Profiles in Hospitality: Interviews with 6 California Innkeepers
Innkeepers at California boutique hotels and bed and breakfast inns are as diverse and fascinating as the state itself. We spoke with a handful of California innkeepers about their backgrounds, their approach to hospitality, and their common desire to create a memorable experience and provide the highest levels of service for their guests.
Wendy Dominquez, General Manager of Old Monterey Inn
Wendy Dominquez was just 16 years old when she started working at the Old Monterey Inn. Her first job at the inn included cleaning rooms, chopping wood, and preparing all of the guest rooms’ wood-burning fireplaces. As a teenager, she worked under Gene and Ann Swett, who had renovated the grand English Tudor and transformed it into a bed and breakfast in 1978.
While she was in college, Wendy continued to work summers at the inn, and over time, she would go on to work for all four owners of the property. At one point, one of the innkeepers fell sick and there was no one to work the front desk. Wendy volunteered to step in and quickly learned everything she could to become a successful innkeeper. Wendy’s passion for her work and her love for the inn is palatable to this day. “I’ve been managing the Old Monterey Inn for eight years now,” says Wendy, now 40. “And I’m still falling in love with being an innkeeper.”
Wendy credits Gene and Ann Swett as her earliest role models for hospitality when she was just a teenager. “I learned from Ann how to carry myself, how to express myself clearly, and how to be present and help guests with their needs. From Gene, I learned how to have fun with it and not take it too seriously,” says Wendy.
A balance of their combined perspectives along with Wendy’s own observations over the years has informed the gracious hospitality that her guests receive at the inn.
Bill Bradford, General Manager of The Upham Hotel
Bill Bradford’s journey in hospitality started almost 40 years ago when he was hired by a Sheraton hotel in New Hampshire to be a linen van driver for the hotel’s laundry department. Upon discovering his accounting education, the hotel transferred him within the first week to be a night auditor. Bill would later obtain positions with several well-known brands and independent hotels in reservations, front office management, sales, revenue management, and human resources, gaining a wide breadth of knowledge and experience in front-of-the-house operations. But a position at the nostalgic Wentworth by the Sea in Portsmouth, New Hampshire, is where he first fell in love with being on the beach. “After that experience, I knew I was long for this industry,” says Bill.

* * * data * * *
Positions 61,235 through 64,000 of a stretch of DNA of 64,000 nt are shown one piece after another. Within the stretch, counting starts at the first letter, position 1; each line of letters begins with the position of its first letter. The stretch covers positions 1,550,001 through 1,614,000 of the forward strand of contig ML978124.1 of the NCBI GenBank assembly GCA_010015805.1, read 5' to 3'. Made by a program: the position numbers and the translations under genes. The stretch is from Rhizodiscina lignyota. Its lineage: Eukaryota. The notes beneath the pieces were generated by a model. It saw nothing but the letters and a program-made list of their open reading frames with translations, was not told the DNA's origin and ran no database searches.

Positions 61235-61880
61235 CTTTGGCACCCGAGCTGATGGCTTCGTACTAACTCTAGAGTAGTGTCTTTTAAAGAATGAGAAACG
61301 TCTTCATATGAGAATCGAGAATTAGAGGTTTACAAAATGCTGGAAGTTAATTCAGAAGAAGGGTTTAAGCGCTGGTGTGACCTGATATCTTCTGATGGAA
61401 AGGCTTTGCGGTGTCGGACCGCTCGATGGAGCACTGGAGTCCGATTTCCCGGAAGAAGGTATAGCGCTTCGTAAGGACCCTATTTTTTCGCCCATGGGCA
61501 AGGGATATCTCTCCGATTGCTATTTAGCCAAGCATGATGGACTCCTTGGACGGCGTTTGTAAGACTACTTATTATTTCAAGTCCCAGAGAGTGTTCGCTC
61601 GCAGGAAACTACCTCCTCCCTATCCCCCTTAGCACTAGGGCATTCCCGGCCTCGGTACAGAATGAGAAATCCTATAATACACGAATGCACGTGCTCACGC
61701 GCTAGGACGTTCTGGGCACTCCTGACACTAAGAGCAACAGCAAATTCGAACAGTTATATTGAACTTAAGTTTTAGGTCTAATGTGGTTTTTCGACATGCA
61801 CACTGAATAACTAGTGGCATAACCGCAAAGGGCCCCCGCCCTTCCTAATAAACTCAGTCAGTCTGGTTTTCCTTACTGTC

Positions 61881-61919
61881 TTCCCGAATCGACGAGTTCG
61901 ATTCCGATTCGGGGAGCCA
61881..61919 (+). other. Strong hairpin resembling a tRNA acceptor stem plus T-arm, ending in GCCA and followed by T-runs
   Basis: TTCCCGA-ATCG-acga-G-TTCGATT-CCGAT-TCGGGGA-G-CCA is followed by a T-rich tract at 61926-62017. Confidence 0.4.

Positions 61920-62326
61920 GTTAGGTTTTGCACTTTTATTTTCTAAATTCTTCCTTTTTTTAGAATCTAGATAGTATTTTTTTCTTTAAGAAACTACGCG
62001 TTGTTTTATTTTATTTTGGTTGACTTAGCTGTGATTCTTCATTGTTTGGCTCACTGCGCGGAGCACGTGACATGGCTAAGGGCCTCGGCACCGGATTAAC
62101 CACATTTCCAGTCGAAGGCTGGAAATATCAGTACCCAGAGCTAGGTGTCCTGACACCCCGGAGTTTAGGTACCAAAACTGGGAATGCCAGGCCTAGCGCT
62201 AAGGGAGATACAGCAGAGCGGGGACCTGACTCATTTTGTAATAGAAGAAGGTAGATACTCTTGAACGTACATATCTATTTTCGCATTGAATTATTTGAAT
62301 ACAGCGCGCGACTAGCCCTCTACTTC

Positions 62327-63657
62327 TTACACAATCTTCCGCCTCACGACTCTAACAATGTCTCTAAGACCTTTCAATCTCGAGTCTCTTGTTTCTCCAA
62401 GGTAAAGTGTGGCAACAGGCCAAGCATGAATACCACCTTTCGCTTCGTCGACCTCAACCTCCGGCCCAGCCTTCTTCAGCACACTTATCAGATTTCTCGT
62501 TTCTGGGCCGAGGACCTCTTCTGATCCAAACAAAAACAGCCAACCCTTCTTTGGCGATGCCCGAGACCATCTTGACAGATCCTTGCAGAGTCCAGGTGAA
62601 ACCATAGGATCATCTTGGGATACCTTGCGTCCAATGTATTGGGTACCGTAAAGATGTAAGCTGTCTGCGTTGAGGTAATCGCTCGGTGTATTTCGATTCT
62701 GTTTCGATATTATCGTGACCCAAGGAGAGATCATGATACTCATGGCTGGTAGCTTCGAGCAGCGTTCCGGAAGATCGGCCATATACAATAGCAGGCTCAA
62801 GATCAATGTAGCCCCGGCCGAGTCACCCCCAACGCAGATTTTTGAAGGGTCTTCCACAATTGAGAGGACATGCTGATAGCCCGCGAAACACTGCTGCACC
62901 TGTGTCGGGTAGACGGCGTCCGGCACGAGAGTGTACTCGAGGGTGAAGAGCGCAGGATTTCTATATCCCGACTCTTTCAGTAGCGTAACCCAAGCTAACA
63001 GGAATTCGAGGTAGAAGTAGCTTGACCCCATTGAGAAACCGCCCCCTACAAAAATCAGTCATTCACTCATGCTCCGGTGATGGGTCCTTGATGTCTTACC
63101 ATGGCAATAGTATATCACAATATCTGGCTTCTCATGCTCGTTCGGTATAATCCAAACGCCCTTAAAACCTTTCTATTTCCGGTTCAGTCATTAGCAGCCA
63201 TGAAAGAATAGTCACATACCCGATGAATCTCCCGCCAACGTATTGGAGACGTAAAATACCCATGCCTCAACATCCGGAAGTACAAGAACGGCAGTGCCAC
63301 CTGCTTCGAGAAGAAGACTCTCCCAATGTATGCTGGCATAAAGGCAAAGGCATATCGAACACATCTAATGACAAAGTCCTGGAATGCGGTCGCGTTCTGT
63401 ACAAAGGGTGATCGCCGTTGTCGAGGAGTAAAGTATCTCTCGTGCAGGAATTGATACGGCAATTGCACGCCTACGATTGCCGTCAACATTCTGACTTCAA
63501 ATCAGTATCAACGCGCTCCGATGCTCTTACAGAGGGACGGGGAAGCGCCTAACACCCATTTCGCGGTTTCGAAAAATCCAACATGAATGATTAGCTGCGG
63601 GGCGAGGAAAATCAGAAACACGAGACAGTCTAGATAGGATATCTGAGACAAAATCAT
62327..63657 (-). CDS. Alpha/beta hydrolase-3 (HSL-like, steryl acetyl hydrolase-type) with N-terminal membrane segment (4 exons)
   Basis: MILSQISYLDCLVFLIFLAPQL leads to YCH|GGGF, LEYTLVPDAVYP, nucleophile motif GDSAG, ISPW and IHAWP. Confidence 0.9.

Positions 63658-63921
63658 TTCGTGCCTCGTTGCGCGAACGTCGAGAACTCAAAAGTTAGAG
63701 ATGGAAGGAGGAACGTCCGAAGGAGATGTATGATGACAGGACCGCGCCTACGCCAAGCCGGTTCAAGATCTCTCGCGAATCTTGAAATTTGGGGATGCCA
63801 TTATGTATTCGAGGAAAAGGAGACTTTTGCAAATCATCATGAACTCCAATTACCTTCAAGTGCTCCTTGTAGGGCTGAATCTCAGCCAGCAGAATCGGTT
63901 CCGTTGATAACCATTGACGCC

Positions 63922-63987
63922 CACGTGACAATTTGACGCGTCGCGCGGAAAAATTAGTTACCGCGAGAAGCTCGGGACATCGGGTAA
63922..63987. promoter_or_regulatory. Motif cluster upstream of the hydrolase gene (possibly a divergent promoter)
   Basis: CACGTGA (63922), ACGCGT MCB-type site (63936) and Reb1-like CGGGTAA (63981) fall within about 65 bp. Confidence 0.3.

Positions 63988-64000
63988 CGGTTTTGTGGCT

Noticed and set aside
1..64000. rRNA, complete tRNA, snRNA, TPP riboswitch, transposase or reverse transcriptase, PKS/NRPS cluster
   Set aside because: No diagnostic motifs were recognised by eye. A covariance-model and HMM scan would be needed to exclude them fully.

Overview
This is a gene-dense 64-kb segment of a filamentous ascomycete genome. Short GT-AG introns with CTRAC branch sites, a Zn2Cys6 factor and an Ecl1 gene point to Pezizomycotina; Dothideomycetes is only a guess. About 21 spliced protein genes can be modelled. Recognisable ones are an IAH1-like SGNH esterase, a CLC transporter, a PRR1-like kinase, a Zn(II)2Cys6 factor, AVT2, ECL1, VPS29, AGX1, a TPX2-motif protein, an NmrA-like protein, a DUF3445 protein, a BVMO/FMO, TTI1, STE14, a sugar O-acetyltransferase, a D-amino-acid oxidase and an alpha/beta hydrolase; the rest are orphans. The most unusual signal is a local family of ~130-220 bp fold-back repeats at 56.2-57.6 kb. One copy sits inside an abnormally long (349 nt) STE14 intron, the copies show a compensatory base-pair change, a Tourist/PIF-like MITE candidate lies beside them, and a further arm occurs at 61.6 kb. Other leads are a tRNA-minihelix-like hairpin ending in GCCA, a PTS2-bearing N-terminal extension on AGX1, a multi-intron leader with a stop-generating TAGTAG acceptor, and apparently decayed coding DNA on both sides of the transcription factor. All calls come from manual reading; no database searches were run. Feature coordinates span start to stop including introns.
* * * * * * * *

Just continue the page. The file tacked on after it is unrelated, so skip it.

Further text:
His current position as general manager of The Upham Hotel (celebrating 150 years as the oldest hotel in Santa Barbara) reminds him of his beginnings and the environment he loved so much on the East Coast. He says this position “will most likely be my last hurrah… because I would have to be crazy to leave such a beautiful place.”
In developing his approach to hospitality, Bill realized early on that he could really connect with people and had a natural ability to turn almost any negative situation into a positive experience. “I use the cliché ‘treat others as you wish to be treated,’” he says, “That mentality has worked since the beginning for me and paved the road to success.”
Dina Dwyer, Owner and Innkeeper of The Francis House
In 2015, interior designer Dina Dwyer and her husband Richard Dwyer, a general contractor, embarked on a four-year restoration of an abandoned 1886 French Second Empire estate in Calistoga. Their painstaking efforts led to the creation of The Francis House, an exquisite and intimate luxury resort that blends old-world architecture with contemporary French design. “Where I am now is where I began,” says Dina Dwyer in describing her journey to becoming a hotelier.
Her interior design work had taken her to Manila, Jakarta, Sydney, San Francisco, Washington, D.C., and New York. Her wanderlust had taken her to an even longer list of places. “Little did I know that all that traveling would be the seed that would eventually blossom into life in the wine country,” says Dwyer, “First in a design capacity, and then after four years of restoring an abandoned historic landmark, as a hotelier.”